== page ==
“Payable to Nicholas Stix.”Then, with the other hand, I signed,
“Nicholas Stix.”Had I used the same hand to sign both names, it would have immediately become evident that “Mark Rust” and “Nicholas Stix” were the same man. (Not that I was doing anything illegal!)
I went through that ritual at least a dozen times between 1993 and 1999. I wish I could say I did it more, but I was only so useful to the local dailies and national magazines—the New York Post, Daily News, Chronicles and The Weekly Standard—for which I was using pseudonyms. Some other places for whom I wrote pseudonymously didn’t pay, and sometimes they didn’t even print what they’d chased after me to write!
I’d come to New York City from West Germany in 1985, planning to become a millionaire philosopher. That hadn’t quite panned out.
In 1990, while employed as a full-time social worker, I also produced the first of three issues of A Different Drummer, a political literary magazine I conceived of during grad school, and used its title as a stepping stone into New York City journalism.
New York Newsday was by far the most radical leftwing paper in town, but it was also the only one that actively solicited and published submissions from local nobodies for its “Urban I” op-ed feature. To borrow from Chicago pol Abner Mikva, I was the ultimate “nobody nobody sent.”
When in March 1990, NYN published my essay about working as a foster-care caseworker with racist, violent, black parents, my boss (of a new job—not as a foster caretaker) immediately canned me and, I found out later, resolved to blacklist me.
I kept sending in submissions, all “on spec,” i.e., with no obligation on the paper’s part, and in early 1991, NYN published another, a quintessentially Jewish New York piece about an encounter with an obnoxious, black panhandler, “Beggars Can be Schmoozers.”
In the piece, I echo my old grad school logic professor, Michael Levin, who argued that since 25% of black men ages 20-29 were convicted felons then under the supervision of the criminal justice system (in jail, prison, or on probation or parole), one was justified in crossing the street to avoid them.
In response, NYN published a sophomoric essay by a black, CUNY Baruch College sophomore who suffered from toxically high self-esteem. He smugly lectured Levin that the black man he avoided on the street was a potential friend.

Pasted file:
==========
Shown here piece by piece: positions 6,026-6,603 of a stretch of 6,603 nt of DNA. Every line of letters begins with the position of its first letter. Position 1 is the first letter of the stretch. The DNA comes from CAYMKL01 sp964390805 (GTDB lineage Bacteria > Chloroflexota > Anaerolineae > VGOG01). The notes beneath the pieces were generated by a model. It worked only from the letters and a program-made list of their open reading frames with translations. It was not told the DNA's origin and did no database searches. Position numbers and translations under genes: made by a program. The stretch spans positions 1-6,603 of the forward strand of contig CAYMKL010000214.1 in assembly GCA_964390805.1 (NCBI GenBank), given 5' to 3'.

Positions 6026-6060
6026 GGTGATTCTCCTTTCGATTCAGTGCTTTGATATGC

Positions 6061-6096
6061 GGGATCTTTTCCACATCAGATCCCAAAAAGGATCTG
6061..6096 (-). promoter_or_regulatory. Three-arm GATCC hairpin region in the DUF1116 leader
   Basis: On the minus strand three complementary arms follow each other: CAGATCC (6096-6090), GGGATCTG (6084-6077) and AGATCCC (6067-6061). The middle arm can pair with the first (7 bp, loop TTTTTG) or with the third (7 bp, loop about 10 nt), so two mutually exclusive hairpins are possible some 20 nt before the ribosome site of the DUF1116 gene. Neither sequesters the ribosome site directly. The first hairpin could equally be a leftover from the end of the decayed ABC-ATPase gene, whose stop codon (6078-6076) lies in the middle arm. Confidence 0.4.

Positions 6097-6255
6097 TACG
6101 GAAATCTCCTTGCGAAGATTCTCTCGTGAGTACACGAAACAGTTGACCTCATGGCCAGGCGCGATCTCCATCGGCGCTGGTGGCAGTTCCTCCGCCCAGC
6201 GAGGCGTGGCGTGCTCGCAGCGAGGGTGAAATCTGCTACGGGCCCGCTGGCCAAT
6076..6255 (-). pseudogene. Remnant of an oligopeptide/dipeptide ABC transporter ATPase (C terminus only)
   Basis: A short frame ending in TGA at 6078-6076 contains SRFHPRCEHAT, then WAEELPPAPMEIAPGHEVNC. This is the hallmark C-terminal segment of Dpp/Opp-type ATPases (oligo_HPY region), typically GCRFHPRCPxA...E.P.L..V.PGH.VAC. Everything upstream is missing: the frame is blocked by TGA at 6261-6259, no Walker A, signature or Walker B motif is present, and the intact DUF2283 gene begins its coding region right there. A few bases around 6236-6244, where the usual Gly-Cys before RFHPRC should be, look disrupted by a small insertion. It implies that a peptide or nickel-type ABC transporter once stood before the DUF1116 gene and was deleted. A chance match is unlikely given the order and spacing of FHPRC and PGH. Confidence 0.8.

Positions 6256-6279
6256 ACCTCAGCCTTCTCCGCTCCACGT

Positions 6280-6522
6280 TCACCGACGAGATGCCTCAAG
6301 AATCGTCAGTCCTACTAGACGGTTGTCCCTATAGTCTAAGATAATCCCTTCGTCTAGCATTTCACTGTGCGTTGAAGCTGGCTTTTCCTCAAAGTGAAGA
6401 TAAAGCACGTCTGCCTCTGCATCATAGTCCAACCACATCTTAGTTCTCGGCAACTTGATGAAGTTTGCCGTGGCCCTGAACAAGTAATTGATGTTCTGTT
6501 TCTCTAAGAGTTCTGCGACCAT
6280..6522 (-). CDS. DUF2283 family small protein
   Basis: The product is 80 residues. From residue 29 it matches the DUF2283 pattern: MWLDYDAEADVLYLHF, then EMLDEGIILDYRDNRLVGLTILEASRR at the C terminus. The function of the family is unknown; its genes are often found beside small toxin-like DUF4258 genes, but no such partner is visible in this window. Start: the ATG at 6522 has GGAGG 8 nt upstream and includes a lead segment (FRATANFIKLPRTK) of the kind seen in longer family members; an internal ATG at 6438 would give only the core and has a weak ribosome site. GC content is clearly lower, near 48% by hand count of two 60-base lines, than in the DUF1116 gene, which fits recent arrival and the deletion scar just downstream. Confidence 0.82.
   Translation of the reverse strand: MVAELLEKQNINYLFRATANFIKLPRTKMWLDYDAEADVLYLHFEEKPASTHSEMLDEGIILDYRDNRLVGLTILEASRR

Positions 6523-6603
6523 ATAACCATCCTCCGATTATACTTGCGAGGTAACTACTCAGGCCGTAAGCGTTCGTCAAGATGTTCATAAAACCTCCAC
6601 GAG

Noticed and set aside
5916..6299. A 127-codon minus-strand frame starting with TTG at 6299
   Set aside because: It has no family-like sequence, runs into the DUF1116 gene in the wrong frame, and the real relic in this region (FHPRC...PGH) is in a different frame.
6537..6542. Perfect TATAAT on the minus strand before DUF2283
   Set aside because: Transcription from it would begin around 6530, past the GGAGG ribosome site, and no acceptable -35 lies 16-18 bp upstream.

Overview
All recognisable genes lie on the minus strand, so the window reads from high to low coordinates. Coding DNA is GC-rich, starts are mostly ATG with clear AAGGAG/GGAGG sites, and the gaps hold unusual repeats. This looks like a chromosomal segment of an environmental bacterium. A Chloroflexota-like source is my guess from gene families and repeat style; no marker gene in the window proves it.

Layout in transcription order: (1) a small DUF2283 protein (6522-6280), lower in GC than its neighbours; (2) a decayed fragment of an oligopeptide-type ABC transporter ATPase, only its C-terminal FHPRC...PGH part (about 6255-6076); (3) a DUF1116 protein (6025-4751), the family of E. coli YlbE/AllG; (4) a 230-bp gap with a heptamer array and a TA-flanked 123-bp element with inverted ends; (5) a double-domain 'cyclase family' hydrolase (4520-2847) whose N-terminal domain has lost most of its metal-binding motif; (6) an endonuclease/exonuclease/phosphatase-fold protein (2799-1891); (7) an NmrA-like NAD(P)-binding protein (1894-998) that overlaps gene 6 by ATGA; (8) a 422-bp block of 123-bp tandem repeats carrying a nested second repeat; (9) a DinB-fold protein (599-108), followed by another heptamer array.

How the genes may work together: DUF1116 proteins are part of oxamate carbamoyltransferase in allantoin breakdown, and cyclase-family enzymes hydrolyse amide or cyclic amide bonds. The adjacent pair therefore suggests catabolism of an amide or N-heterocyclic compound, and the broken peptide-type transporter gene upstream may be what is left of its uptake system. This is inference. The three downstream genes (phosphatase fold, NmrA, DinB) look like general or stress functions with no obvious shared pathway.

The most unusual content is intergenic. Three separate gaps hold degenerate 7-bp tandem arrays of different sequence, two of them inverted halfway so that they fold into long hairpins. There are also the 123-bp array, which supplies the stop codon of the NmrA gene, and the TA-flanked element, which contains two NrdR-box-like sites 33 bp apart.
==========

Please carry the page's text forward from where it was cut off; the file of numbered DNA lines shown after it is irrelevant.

NYN stifled my reply and all my best pitches were suddenly DOA. Op-ed editor Ken Emerson would respond, “No light’s going off, Nick.”
I managed to get in one more piece with NYN, but only by pulling a string. My big sister was friends with another NYN op-ed editor, Annette Fuentes, and through her, it published my essay on the “death sentence” the media had levied on my Brooklyn community, Bensonhurst, ostensibly due to the 1989 murder of black teenager Yusuf Hawkins, but actually because of the MSM’s murderous hatred of working-class whites.
NYN promoted the essay on its table of contents inside the cover, but welshed on paying me my $150 fee.
They had pirated New York’s most popular columnist, Jimmy Breslin, away from the Daily News in 1988, by giving him $400,000 per year ($835,690 today), and were in the process of losing $100 million from 1985-1995 ($189 million in 2015 dollars). But they were making a point of cheating a freelancer out of $150.
Never underestimate the role of pettiness in human affairs.
After months of chasing after my fee, I got my $150 only by suing the paper in Small Claims Court. NYN’s attractive, tall, blond, gentile lawyer denied that I’d been blacklisted, and invited me to submit again.
Which I did. But not as Nicholas Stix.
I got an old friend from grad school to let me use him as a front—you know, the way those poor, genocidal, Communist millionaires like Dalton Trumbo had done during the 1950s?
I used my buddy’s address and telephone number. And who was I? Nicholas Stix had a working-class, staccato, Jewish New York, intellectual voice that was so distinctive that a lawyer I’d never met recognized me over the phone from having heard me on a radio call-in show. By contrast, “Mark Rust” was an upper-middle-class homosexual with a diffident (no lisp), slow, low voice. (I was an old amateur stage actor.)
My (“Rust’s”) essay, “We Don’t Need Another Hero,” about a racial turf battle between black Rev. Calvin O. Butts in Harlem and rappers, was typical of my work in those days.
Ken Emerson told “Rust” over the telephone, “Wonderful, wonderful essay!”
And so, I became a man of multiple identities.
NYN went out of business 20 years ago, the Daily News veered radically to the left in the 2000s, and the once fearless Post has been trimming its sails in recent years. The “Overton Window” is so narrow that, front or no front, I can’t write in New York City anymore.
Thankfully for me and my babies, who like to eat, there’s VDARE.com, which I discovered for myself in 2000, and have read ever since.
VDARE.com Editor-Publisher Peter Brimelow has been publishing my work for over 11 years. I don’t have to call up Peter using a fake voice or fake name, or triangulate so much in my writing that my point is completely lost.
The only problem is that he wants me to write ever-shorter manuscripts. (You’ll talk to him, right? Something like, “You have to publish longer articles by Nicholas Stix!”)
Please support VDARE.com as generously as possible. I thank you—and your posterity will, too.